Opposition Leader Bill Shorten joined federal member for McEwen Rob Mitchell in Craigieburn yesterday to talk to voters about Labor’s plan for their community, and the state of federal politics more generally.
The community forum was one of more than 20 similar events Shorten has attended across Australia this year in an effort to secure votes in Labor’s most marginal seats.
Mitchell – who holds the seat by just 313 votes – joined the Opposition Leader at the Q and A session, where voters expressed concerns ranging from climate change to housing affordability.
“It’s important that we have Bill out here to listen to people, to talk to them, to hear their views and understand what’s going on in their minds,” Mitchell told upstart.
“The most important thing that we’ve got to keep concentrating on is making sure that we build our communities up both through social and infrastructure.
“What we’re going to keep building on is ensuring that education is a high priority, making sure that we have access to healthcare where you need it when you need it in your community and to ensure that we build on jobs.”
The forum was held at Willmot Park Primary School, and a common concern amongst voters was the state of education – particularly for children with special needs.
One attendee, who quizzed Shorten on his commitment to special needs education, said that children with disabilities are missing out once they hit the age of seven.
“I have two children with disabilities, autism and down syndrome, and I have many friends who have children with disabilities and one of the main things that people keep coming up with is once a child hits the age of seven there’s no funding available for them within the core system,” she told upstart.
“It’s a fight to get any help whatsoever and these parents are struggling, really struggling”.
Shorten responded to the concerns by outlining an election commitment to provide an additional 200 million dollars in immediate funding for schools.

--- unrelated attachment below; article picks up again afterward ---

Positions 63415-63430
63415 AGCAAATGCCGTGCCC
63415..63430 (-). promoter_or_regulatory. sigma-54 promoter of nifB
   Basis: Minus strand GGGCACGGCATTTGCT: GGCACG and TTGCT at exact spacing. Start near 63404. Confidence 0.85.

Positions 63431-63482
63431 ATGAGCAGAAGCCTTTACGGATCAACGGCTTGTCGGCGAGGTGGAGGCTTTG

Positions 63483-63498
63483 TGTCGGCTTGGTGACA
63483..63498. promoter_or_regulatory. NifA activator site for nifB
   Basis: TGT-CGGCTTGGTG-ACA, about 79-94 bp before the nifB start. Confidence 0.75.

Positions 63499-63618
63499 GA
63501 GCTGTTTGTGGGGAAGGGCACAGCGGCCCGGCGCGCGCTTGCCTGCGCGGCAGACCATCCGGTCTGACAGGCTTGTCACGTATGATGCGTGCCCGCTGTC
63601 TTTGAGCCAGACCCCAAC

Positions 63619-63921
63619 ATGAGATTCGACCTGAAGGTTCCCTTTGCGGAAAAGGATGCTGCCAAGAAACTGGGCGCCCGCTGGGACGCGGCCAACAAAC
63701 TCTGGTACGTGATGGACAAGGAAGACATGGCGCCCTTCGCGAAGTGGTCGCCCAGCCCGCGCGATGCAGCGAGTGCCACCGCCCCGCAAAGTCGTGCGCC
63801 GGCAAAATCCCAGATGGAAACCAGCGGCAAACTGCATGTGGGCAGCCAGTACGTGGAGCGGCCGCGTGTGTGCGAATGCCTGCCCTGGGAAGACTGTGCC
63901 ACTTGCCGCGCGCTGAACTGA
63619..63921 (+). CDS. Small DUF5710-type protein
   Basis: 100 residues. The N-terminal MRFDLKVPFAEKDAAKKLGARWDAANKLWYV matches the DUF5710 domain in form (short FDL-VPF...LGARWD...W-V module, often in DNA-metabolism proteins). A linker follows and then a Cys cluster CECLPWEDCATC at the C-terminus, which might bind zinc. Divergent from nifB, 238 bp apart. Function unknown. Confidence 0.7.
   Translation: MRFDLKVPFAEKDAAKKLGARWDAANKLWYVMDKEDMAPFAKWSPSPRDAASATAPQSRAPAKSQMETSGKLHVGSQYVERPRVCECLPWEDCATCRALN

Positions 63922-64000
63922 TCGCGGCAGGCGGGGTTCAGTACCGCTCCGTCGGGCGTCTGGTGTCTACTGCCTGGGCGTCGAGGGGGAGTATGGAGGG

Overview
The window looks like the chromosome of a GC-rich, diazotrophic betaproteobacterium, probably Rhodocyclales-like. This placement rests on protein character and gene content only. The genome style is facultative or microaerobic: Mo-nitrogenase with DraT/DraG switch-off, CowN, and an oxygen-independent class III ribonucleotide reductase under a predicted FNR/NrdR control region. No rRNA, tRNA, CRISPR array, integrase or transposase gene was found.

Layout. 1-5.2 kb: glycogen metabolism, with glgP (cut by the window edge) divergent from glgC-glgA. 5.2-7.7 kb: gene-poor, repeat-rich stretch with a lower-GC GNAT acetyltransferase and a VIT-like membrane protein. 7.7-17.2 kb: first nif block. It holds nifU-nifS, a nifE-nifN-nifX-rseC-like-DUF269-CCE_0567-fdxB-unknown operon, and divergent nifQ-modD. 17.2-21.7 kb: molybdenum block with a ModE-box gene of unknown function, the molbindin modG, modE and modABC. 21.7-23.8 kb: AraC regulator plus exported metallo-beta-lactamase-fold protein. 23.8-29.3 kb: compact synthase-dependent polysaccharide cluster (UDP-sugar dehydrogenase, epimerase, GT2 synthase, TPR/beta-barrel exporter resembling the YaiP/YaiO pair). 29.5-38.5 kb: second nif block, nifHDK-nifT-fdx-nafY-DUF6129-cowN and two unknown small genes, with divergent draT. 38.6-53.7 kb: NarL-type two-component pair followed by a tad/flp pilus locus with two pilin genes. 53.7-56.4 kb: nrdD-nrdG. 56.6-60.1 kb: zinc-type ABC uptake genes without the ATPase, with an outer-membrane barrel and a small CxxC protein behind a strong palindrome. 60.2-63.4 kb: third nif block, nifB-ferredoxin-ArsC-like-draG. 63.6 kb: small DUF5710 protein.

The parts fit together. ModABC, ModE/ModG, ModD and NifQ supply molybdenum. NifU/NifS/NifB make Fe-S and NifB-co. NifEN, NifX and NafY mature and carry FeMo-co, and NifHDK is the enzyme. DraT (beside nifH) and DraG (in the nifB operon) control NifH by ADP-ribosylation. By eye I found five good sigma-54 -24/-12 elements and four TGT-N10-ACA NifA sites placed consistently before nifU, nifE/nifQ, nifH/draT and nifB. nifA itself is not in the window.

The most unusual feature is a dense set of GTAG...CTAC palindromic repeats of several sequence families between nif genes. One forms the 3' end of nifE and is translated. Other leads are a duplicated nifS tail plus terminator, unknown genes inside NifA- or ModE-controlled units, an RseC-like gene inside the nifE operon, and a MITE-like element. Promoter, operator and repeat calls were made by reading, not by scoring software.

“The education system in this country, as good as it is, is hopelessly deficient when it comes to helping parents and more importantly kids with particular learning needs.”
The difference that early intervention makes, the difference of providing extra resources for these precious children is something which the community will benefit from for the rest of their lives,” he said.
“We’ve already found, as a sort of down payment if elected, an extra 200 million dollars, before we even sort out the state education departments just to provide some very scarce extra money now.”
According to Mitchell’s campaign team events like yesterday’s forum are a fundamental part of their re-election strategy, with the campaign’s field organiser Gemma Saccasan outlining the importance of face-to-face interaction in capturing swing votes.
“The idea is to get to get people who share similar values engaged talking voters and other people,” she told upstart.
“That’s the idea with a community forum like this as well; it’s actually having that dialogue and connect people on an individual basis, because in the end that’s what we find changes votes, hearts and minds.”
Shorten came away from what was reportedly his 23rd town hall meeting “impressed” by the residents of McEwen, who he says have an eye on the bigger picture.
“I’ve left this town hall meeting with a clear impression from the voters of McEwen that they are interested in the national scene … but they’re also interested in their own community and how they can improve the quality of life here in Craigieburn and throughout the whole electorate,” Shorten told upstart.
“I was very impressed by the range and calibre of questions.”